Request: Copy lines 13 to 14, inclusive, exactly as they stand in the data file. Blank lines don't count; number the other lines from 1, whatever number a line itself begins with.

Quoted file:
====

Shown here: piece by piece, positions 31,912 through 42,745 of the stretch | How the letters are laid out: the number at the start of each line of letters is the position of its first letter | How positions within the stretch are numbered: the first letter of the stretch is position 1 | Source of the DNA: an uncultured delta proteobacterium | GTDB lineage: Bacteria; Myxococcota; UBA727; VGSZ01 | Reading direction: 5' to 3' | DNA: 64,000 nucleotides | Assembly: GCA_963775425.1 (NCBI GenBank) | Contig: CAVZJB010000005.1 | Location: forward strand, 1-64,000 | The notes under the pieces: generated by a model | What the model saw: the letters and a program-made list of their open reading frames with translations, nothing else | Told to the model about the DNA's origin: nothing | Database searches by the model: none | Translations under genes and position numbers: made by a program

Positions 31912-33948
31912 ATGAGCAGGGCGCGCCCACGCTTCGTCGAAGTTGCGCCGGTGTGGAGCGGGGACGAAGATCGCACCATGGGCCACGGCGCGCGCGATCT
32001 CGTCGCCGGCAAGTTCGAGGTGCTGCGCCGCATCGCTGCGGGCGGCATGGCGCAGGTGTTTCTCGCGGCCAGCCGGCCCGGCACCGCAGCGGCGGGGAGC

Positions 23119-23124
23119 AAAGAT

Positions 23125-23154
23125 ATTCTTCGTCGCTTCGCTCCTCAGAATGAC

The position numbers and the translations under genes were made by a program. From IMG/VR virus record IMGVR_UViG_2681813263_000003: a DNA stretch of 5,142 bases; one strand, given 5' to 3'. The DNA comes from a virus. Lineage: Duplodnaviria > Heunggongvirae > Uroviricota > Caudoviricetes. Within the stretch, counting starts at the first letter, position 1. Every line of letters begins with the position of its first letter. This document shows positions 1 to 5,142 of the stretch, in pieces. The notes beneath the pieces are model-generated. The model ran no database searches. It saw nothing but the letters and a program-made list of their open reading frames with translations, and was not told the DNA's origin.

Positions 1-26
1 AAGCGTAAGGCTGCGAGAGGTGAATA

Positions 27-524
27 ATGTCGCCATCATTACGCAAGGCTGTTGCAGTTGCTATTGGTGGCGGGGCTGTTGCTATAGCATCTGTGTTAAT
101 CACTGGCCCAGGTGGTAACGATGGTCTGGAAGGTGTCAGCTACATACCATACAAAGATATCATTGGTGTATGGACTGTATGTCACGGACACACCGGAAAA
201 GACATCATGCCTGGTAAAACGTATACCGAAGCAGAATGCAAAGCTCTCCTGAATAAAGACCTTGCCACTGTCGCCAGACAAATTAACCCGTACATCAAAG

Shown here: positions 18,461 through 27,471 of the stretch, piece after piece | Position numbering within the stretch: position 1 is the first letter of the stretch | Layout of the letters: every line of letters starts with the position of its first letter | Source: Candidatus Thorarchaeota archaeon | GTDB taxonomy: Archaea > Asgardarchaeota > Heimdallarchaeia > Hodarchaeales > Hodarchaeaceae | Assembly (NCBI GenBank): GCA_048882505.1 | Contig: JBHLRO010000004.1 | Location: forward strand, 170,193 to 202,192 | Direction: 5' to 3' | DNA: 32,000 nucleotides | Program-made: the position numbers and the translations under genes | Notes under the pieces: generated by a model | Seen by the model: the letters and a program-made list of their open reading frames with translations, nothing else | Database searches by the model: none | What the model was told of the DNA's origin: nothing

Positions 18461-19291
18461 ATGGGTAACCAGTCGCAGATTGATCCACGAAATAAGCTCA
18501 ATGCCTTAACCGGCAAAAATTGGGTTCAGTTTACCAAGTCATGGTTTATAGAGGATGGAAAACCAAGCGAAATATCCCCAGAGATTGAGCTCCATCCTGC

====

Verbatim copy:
27 ATGTCGCCATCATTACGCAAGGCTGTTGCAGTTGCTATTGGTGGCGGGGCTGTTGCTATAGCATCTGTGTTAAT
101 CACTGGCCCAGGTGGTAACGATGGTCTGGAAGGTGTCAGCTACATACCATACAAAGATATCATTGGTGTATGGACTGTATGTCACGGACACACCGGAAAA